Now that’s even scarier. If it were consistent, I could blame MP3. But Logic and Ableton seem to be handling them differently. What about MP3 files exported from Logic? I did an M4A too just to see if that was handled differently.
That’s nice to know. Somebody at Apple has clearly thought of this. People using Logic will want to export and import MP3 files and they’ll want them to be the right length. And they are. Well done Apple. How does Ableton handle files exported from Logic?
Not well, it seems. The M4A is in time with the WAV, but the MP3 is not. Curiously, it’s delayed by 22ms, which is not the same delay as the MP3 files from Ableton or Lame. Sorry, guy in the forums who said he just chops off 1100 samples from MP3 files. That’s not going to cut it. Apple must be using their own encoder; I wouldn’t put it past them. It’s a very Apply way to handle it.
So we have an MP3 file being treated differently by different applications. The horror. Apple handles its own files okay. So how is Apple doing it?
Peeling the Apple
I read somewhere in one of many forum posts that maybe Logic embeds something about the appended silence in the ID3 tags. That seemed worth investigating. Remember ID3 tags? That’s where information like song title, artist, album, length and genre are stored. Or, at least, that’s where they used to be stored back in my day. If you’ve been listening to MP3 music for as long as I have you probably encountered WinAmp at some point.
The most 1999 song I could find.
It was definitely the first MP3 player software I used. I liked it so much I even registered it. I stuck with it long after iTunes had achieved domination. It could even rip those ‘copy protected CDs’ that iTunes couldn’t. Long after Justin Frankel sold the company to AOL for $400 million, it was still a great player, and you could get nerdy with the input/output plugins and do weird stuff like encode MOD files to MP3 if you so wanted. And it had a great ID3 tag editor.
Yes, that’s a Windows app running on a Mac.
See that big Comment field? You can put anything in there. And Apple pretty much did. People online struggled to make sense of how Apple was using ID3, but storing information about gapless playback in the comments was a great way to ensure backward compatibility while still attaching their own data to the file. Using the command line utility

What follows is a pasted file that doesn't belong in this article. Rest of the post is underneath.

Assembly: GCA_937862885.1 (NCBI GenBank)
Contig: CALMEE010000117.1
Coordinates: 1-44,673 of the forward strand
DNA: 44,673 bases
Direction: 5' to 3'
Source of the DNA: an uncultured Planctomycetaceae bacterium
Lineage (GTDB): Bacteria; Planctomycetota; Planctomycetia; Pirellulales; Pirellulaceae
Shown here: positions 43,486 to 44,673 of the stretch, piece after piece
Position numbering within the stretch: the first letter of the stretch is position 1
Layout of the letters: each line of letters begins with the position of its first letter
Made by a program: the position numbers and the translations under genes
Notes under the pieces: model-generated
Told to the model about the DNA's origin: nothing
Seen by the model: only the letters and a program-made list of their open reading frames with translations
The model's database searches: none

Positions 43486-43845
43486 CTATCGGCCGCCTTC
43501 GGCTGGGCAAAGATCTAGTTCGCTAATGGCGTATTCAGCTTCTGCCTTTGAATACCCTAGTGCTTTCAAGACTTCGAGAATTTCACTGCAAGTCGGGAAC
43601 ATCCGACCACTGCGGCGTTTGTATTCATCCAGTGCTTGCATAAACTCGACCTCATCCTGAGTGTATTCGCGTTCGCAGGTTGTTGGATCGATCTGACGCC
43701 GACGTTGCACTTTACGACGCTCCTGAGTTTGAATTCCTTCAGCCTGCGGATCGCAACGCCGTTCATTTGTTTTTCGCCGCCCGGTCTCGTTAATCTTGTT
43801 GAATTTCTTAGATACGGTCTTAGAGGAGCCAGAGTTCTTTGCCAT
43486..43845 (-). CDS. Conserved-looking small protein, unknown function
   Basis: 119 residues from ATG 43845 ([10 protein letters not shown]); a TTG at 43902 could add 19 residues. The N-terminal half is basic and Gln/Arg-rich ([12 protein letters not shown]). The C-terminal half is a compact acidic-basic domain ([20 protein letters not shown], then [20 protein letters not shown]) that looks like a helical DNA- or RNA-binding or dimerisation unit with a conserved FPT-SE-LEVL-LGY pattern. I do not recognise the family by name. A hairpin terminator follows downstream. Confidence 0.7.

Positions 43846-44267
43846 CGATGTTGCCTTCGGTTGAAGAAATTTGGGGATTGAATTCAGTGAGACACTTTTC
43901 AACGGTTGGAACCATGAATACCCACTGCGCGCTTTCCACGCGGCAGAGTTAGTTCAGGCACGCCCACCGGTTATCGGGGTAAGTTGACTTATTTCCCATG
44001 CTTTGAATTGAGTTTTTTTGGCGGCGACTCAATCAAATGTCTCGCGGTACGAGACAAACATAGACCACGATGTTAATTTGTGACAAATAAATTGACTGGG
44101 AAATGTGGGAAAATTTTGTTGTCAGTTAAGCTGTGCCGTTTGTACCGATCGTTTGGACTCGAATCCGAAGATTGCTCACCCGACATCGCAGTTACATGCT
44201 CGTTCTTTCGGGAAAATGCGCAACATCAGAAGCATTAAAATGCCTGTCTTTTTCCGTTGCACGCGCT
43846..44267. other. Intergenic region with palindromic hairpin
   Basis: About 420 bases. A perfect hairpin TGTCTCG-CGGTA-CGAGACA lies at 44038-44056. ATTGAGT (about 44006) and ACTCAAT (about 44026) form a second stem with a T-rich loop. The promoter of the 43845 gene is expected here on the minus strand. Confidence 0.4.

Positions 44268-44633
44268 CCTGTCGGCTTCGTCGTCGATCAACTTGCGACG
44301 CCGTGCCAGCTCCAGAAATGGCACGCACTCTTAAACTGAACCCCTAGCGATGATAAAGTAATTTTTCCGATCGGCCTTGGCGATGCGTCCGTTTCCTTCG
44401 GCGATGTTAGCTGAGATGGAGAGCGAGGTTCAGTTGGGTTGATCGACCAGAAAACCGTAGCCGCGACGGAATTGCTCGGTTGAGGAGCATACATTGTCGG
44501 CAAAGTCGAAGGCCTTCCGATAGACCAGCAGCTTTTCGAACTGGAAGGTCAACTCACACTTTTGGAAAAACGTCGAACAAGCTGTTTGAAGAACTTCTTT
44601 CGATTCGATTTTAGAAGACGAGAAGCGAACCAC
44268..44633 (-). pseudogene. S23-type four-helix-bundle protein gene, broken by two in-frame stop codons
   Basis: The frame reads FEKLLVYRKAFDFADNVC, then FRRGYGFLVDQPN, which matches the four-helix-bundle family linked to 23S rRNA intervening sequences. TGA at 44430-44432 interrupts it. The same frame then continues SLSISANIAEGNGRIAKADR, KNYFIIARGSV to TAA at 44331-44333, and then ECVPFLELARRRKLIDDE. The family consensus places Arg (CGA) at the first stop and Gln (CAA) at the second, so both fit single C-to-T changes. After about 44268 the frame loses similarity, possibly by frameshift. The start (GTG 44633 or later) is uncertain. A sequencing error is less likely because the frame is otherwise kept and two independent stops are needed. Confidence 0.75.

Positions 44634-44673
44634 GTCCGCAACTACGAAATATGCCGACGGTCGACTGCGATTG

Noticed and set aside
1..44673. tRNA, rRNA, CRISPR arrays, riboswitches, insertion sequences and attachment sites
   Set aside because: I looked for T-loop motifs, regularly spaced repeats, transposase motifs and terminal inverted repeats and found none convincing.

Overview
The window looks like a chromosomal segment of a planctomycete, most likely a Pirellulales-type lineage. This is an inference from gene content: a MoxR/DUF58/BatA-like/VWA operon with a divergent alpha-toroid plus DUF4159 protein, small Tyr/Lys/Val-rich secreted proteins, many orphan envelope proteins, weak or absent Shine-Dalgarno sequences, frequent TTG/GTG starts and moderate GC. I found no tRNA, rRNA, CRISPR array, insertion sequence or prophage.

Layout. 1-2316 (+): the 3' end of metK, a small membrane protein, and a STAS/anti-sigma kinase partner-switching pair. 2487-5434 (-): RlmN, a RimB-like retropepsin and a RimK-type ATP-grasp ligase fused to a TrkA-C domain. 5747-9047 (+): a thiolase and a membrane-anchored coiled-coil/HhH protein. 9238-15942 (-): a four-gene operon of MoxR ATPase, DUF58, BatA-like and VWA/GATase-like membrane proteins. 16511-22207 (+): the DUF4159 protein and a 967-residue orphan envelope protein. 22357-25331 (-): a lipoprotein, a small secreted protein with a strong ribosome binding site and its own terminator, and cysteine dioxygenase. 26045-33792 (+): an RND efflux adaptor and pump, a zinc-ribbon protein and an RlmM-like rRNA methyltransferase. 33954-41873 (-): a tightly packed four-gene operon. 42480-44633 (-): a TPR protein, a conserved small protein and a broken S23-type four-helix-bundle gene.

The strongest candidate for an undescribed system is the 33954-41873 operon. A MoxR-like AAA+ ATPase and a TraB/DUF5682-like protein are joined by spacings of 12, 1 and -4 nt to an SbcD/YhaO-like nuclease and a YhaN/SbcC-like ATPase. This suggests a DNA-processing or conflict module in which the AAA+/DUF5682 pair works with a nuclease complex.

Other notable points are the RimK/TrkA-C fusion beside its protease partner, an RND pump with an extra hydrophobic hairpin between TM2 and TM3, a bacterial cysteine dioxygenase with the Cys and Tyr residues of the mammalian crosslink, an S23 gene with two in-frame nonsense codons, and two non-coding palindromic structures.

id3info, part of id3lib, we can see the tags in a file that was ripped from CD by iTunes.
*** Tag information for 01 minipops 67 [120.2] [source field mix].mp3 === TT2 (Title/songname/content description): minipops 67 [120.2] [source field mix] === TP1 (Lead performer(s)/Soloist(s)): Aphex Twin === TP2 (Band/orchestra/accompaniment): Aphex Twin === TCM (Composer): James === TAL (Album/Movie/Show title): SYRO === TRK (Track number/Position in set): 1/12 === TPA (Part of a set): 1/1 === TYE (Year): 2014 === TCO (Content type): Electronica === COM (Comments): (iTunPGAP)[eng]: 0 === TEN (Encoded by): iTunes 126.96.36.199 === COM (Comments): (iTunNORM)[eng]: 00000ADF 00000B24 000092A4 000091FC 00005C8D 000160DB 000091F3 000092F9 00020334 00007905 === COM (Comments): (iTunSMPB)[eng]: 00000000 00000210 00000AA4 0000000000C1854C 00000000 008C5B6E 00000000 00000000 00000000 00000000 00000000 00000000 === COM (Comments): (iTunes_CDDB_1)[eng]: AF0F260C+291068+12+150+21719+69062+91856+112017+126377+153392+157786+190884+220356+239779+266927 === COM (Comments): (iTunes_CDDB_TrackNumber)[eng]: 1 *** mp3 info MPEG1/layer III Bitrate: 256KBps Frequency: 44KHz
Oh wow. I had to scroll back to 2014 to find a CD I had ripped myself. I guess I don’t do that anymore. I’ve now been not ripping CDs with iTunes for longer than I ever ripped CDs with iTunes. And now iTunes has been superseded by Apple Music. But let’s not get too sentimental, iTunes has always been a bit of a nightmare. I don’t think anyone would be able to identify when the good ol’ days of iTunes were. It was just kind of there and the only option if you had an iPod/Phone/Pad and you put up with its problems and it eventually made itself obsolete by nudging you towards signing up for Apple Music instead. Also, Apple just wouldn’t stop touching it and slightly changing things on every update. For example: you used to be able to right click on a song and click Create MP3 Version. That was great. Until one day, they moved that from the right-click menu to the File menu. Why would they do such a thing? Can’t people just leave things where they are, now that we’ve gotten used to them? What problem did this change solve?
Anyway. The important part is this line:
=== COM (Comments): (iTunSMPB)[eng]: 00000000 00000210 00000AA4 0000000000C1854C 00000000 008C5B6E 00000000 00000000 00000000 00000000 00000000 00000000
SMPB. As far as I can tell, that’s the seamless playback bit. The values that follow must be how iTunes reminds itself how much silence was added at the start and end of the file. I suspected that because it’s Apple, they would have used the same thing when encoding MP3 files in Logic. That might be an unfair assumption. Apple’s a big place. The people who work on iTunes probably haven’t even met the people who work on Logic. But let’s have a look at the ID3 tags of one of the files exported from Logic.